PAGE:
He was an intellectual leader in the United States as a sociologist, historian, civil rights activist, Pan-Africanist, author, and editor. Born in Massachusetts, Du Bois graduated from Harvard, where he earned his Ph. D in History, the first African American to earn a doctorate at Harvard. His father deserted his mother by the time he was two. When he was young, Mary his mother suffered a stroke which left her unable to work. The two of them moved frequently, surviving on money from family members and Du Bois’s after-school jobs. Du Bois believed he could improve their lives through education.

In 1888 Du Bois earned a degree from Fisk University, a historically black college in Nashville, Tennessee. In 1909 Du Bois with a group of like-minded supporters founded the National Association for the Advancement of Colored People (NAACP). The Movement focused on freedom of speech and criticism, the recognition of the highest and best human training, full male suffrage, a belief in the dignity of labor, and a united effort to realize such ideals under sound leadership. Du Bois focused on the exact opposite things that of Booker T. Washington. Du Bois focused on a strategy called the gradualist political strategy.

The gradualist political strategy was focused on blacks being book smart to get anywhere in life. He believed that they should be just like whites, with high education which all comes from reading, writing and organized education. He wanted blacks to have intellectual advances in our race. The difference between W. E. B Du Bois and Booker T. Washington was Du bois mainly took Washington’s idea and took them a step further. While Booker T. Washington just wanted blacks to have the opportunities without equality Dubois wanted blacks to have the opportunities as well as be equal to whites.

Booker T. Washington’s ideas were peaceful, slow, non confrontational, non aggressive in any form. W. E. B. Dubois was not a quiet man. He believed action was now. He gathered like minded people, he was a founding member of the NAACP, he wrote in the newspaper, he spoke to the classes, he introduced himself and his colleagues to white academic leaders, especially Jewish community leaders, he opened dialog, he didn’t wait for white to notice that they are just like us he went forward and showed it he was pretty much a Public Relations man and he promoted equal rights.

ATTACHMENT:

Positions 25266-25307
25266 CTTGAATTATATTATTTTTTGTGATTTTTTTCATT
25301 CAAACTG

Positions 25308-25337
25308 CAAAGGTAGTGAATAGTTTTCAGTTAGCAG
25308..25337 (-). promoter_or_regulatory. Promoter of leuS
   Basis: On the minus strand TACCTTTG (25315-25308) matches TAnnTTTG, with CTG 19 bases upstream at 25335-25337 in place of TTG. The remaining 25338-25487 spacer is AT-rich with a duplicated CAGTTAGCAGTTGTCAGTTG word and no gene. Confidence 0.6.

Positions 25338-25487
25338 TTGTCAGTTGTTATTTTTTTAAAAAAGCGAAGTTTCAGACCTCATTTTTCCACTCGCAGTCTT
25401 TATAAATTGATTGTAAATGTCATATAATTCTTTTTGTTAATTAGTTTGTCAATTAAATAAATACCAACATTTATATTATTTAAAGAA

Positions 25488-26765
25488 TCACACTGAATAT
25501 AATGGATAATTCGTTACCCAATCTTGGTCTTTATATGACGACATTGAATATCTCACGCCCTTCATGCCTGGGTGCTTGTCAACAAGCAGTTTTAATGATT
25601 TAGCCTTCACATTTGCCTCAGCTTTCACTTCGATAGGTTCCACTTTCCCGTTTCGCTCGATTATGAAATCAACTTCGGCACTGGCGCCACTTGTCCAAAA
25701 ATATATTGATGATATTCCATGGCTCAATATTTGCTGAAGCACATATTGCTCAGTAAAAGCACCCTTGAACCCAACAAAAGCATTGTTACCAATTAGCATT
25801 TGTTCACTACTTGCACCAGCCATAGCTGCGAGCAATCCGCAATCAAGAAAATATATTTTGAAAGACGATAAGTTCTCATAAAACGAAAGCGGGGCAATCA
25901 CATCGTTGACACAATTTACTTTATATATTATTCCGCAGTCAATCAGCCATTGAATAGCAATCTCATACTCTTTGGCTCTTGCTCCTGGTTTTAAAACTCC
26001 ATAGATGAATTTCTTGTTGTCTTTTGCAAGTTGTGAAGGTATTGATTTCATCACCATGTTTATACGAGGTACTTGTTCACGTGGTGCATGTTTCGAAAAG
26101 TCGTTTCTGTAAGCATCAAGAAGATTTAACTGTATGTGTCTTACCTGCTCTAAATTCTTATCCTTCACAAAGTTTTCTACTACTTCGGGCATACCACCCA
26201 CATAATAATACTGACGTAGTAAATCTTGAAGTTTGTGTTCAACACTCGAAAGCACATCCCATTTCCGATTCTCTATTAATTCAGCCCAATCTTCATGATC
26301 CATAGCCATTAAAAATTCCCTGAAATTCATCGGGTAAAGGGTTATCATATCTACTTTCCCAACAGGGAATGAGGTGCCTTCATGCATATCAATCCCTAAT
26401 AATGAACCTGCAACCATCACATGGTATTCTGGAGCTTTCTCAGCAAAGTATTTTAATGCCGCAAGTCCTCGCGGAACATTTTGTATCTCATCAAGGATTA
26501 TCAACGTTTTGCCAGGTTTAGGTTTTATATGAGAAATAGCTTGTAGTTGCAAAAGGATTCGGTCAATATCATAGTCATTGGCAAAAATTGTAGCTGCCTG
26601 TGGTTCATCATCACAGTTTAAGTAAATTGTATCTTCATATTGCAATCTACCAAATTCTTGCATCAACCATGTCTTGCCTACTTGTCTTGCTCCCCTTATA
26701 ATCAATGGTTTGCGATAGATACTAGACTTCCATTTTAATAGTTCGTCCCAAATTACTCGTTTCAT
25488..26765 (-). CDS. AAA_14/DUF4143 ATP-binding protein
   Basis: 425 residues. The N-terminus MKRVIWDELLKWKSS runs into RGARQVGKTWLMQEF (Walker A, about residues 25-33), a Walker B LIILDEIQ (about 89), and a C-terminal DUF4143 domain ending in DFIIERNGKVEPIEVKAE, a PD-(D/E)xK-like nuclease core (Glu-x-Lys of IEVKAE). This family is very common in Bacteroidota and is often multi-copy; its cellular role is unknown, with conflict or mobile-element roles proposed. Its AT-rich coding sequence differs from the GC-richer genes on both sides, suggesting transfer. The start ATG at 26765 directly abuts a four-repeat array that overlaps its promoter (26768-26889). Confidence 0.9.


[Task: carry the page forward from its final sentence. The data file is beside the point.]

Washington’s career as a leading spokesman for African Americans was launched with a single speech at the Atlanta Cotton States and International Exposition in 1895. This speech, often called the “Atlanta Compromise,” played down the importance of civil rights and social equality among the races in favor of economic and educational advances for African Americans. At the time he delivered this speech, it was widely praised by both blacks and whites, although it was not long before critics of Washington’s position emerged to challenge his leadership.

Early complaints about Washington’s accommodation to the white South came from the black scholar W. E. B. Du Bois and others. But until he died in 1915, Washington was the most influential black leader in America, and the most famous black celebrity in the country, an adviser to presidents and representative to European heads of state. His autobiography Up From Slavery is still in print more than a century after it was first published. Du Bois became a founder of the National Association for the Advancement of Colored People (NAACP) and was editor of the influential magazine published by the NAACP, The Crisis.

After Booker T. Washington’s death in 1915, Du Bois wrote a remarkable obituary of his adversary, praising Washington for the good he did at Tuskegee Institute but also blaming Washington for the lack of progress the race had made under his leadership. Sources W. E. B Dubois souls of Black folks Up from Slavery –Autobiography by Booker T. Washington The Autobiography of W. E. B Dubois www. pbs. org www. yale. edu http//xroads. virgina. edu www. biography. com